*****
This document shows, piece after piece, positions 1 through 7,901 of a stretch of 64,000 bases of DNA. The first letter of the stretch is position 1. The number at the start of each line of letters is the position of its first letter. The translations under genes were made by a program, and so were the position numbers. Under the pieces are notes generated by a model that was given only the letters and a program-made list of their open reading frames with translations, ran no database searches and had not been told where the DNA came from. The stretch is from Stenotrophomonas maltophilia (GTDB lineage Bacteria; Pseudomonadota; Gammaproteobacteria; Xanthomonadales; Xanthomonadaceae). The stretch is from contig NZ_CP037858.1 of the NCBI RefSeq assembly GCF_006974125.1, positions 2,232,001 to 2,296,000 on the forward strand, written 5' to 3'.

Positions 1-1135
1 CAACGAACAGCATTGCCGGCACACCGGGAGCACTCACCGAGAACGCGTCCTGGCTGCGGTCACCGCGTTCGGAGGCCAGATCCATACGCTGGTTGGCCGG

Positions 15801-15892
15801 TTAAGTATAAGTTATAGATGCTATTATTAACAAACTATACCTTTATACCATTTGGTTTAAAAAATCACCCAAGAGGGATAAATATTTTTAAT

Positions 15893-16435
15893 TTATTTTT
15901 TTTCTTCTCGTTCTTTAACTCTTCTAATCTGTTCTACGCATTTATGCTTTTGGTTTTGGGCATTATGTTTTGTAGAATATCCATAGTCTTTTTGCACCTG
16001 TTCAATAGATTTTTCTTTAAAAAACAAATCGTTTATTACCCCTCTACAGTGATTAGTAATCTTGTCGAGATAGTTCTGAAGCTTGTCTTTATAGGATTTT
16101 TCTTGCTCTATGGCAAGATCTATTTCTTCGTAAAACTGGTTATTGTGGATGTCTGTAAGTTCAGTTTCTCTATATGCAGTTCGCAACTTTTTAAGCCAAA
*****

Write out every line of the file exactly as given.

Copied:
This document shows, piece after piece, positions 1 through 7,901 of a stretch of 64,000 bases of DNA. The first letter of the stretch is position 1. The number at the start of each line of letters is the position of its first letter. The translations under genes were made by a program, and so were the position numbers. Under the pieces are notes generated by a model that was given only the letters and a program-made list of their open reading frames with translations, ran no database searches and had not been told where the DNA came from. The stretch is from Stenotrophomonas maltophilia (GTDB lineage Bacteria; Pseudomonadota; Gammaproteobacteria; Xanthomonadales; Xanthomonadaceae). The stretch is from contig NZ_CP037858.1 of the NCBI RefSeq assembly GCF_006974125.1, positions 2,232,001 to 2,296,000 on the forward strand, written 5' to 3'.

Positions 1-1135
1 CAACGAACAGCATTGCCGGCACACCGGGAGCACTCACCGAGAACGCGTCCTGGCTGCGGTCACCGCGTTCGGAGGCCAGATCCATACGCTGGTTGGCCGG

Positions 15801-15892
15801 TTAAGTATAAGTTATAGATGCTATTATTAACAAACTATACCTTTATACCATTTGGTTTAAAAAATCACCCAAGAGGGATAAATATTTTTAAT

Positions 15893-16435
15893 TTATTTTT
15901 TTTCTTCTCGTTCTTTAACTCTTCTAATCTGTTCTACGCATTTATGCTTTTGGTTTTGGGCATTATGTTTTGTAGAATATCCATAGTCTTTTTGCACCTG
16001 TTCAATAGATTTTTCTTTAAAAAACAAATCGTTTATTACCCCTCTACAGTGATTAGTAATCTTGTCGAGATAGTTCTGAAGCTTGTCTTTATAGGATTTT
16101 TCTTGCTCTATGGCAAGATCTATTTCTTCGTAAAACTGGTTATTGTGGATGTCTGTAAGTTCAGTTTCTCTATATGCAGTTCGCAACTTTTTAAGCCAAA